FARGO - The defense presented two more witnesses Wednesday, June 21, in an evidentiary hearing in the death penalty appeal of Alfonso Rodriguez Jr.

Testimony from Dr. Jonathan Arden, a forensic pathologist and owner of Arden Forensics, and Dr. Ljubisa Dragovic, the chief medical examiner for Oakland County, Mich., filled the second day of the hearing in U.S. District Court, and mirrored that of the two experts who testified Tuesday.

Rodriguez was convicted of the November 2003 kidnapping and murder of University of North Dakota student Dru Sjodin.

As with Tuesday's testimony, the defense experts disagreed with the conclusions of Dr. Michael McGee, the Ramsey County, Minn., medical examiner who autopsied Sjodin's body after it was found in a ravine near Crookston, Minn., in April 2004.

McGee had said it appeared Sjodin's throat had been slashed and that she had suffered a stab wound on her right side. He also said that while no semen had been found, acid phosphatase levels found on Sjodin's body indicated she had likely been sexually assaulted.

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Attorneys from the Federal Community Defender Office contend that the testimony of stabbing and sexual assault may have influenced the jury in the 2006 death penalty phase of Rodriguez's trial.

Arden said he could find no evidence that a sharp knife or object had been used to slash or stab Sjodin's neck or right side. He said decomposition and other factors tied to the body having been left exposed to the elements for five months left little tissue to be examined.

"There's no stab wounds" or anything else that "indicates the use of a knife at all," Arden said.

Arden said other areas on Sjodin's body showed similar damage to that seen on her right flank, but were not described as being caused by a knife. In addition, there was no description of internal organ damage from a knife thrust or hemorrhaging of blood that would result.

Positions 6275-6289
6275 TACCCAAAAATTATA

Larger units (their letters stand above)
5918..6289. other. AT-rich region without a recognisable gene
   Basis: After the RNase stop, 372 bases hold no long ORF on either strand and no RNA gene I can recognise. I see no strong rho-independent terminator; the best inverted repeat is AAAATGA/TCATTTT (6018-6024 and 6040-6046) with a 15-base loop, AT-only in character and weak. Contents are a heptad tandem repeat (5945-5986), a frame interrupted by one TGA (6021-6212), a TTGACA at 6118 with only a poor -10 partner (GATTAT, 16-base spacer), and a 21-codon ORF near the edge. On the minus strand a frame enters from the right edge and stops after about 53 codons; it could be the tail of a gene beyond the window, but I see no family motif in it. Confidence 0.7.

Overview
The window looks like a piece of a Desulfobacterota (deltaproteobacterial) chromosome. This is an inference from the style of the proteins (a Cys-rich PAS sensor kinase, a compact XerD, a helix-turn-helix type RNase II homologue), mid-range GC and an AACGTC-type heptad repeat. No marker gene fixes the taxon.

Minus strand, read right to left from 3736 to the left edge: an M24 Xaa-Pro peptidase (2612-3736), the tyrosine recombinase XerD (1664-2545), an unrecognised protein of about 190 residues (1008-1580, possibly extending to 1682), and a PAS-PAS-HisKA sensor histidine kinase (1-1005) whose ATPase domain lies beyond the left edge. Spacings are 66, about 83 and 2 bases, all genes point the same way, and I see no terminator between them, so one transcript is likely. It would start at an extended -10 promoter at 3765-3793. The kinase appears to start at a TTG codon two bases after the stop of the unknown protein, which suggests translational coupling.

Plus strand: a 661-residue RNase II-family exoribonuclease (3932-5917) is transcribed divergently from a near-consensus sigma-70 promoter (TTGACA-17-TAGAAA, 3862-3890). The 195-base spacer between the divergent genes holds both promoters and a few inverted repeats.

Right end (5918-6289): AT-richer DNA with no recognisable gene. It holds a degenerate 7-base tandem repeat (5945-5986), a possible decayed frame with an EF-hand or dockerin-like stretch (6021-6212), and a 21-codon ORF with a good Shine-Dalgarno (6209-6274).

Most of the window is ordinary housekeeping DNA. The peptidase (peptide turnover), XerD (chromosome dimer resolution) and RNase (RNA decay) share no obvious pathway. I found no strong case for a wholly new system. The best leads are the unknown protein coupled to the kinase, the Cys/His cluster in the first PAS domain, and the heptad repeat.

His original opinion was that Sjodin died of asphyxiation and strangulation with a cord, though he revised that in 2016 to include possible force to the neck after Rodriguez said in an interview that he pressed on the front of Sjodin's neck.

Arden also said the acid phosphatase levels found on Sjodin's body are not automatic indicators that she had been raped and that using them to say so "is incorrect and inappropriate" and that he "strongly" disagreed with McGee's conclusions. He said none of the testing done found evidence of semen or male DNA on Sjodin's body.

Assistant U.S. Attorney Keith Reisenauer repeatedly tried to get Arden to agree that a slash wound to the neck was possible.

"Is there a possibility? Sure. Is there any evidence for it? No," said Arden, who added that the damage to Sjodin's right side could also have been caused by a knife, "though that is not supported by the evidence."

Dragovic was part of a three-person panel who also looked at the autopsy findings and test results.

Dragovic said the circumstances surrounding Sjodin's death indicate that a sexual assault took place, but that it may not have involved sexual intercourse.

He also disagreed with Dr. McGee's conclusions that Sjodin had been stabbed, noting that there would have been blood on her clothes and body. He said she likely died of asphyxiation due to force being applied to her neck. "That's the only reasonable determination," he said.

However, Reisenauer reminded Dragovic that McGee had said Sjodin could have died of a slash to her neck, choking with a cord, asphyxiation, or from exposure.

Rodriguez has waived his right to be present at the hearing. The hearing resumes at 9 a.m. Thursday.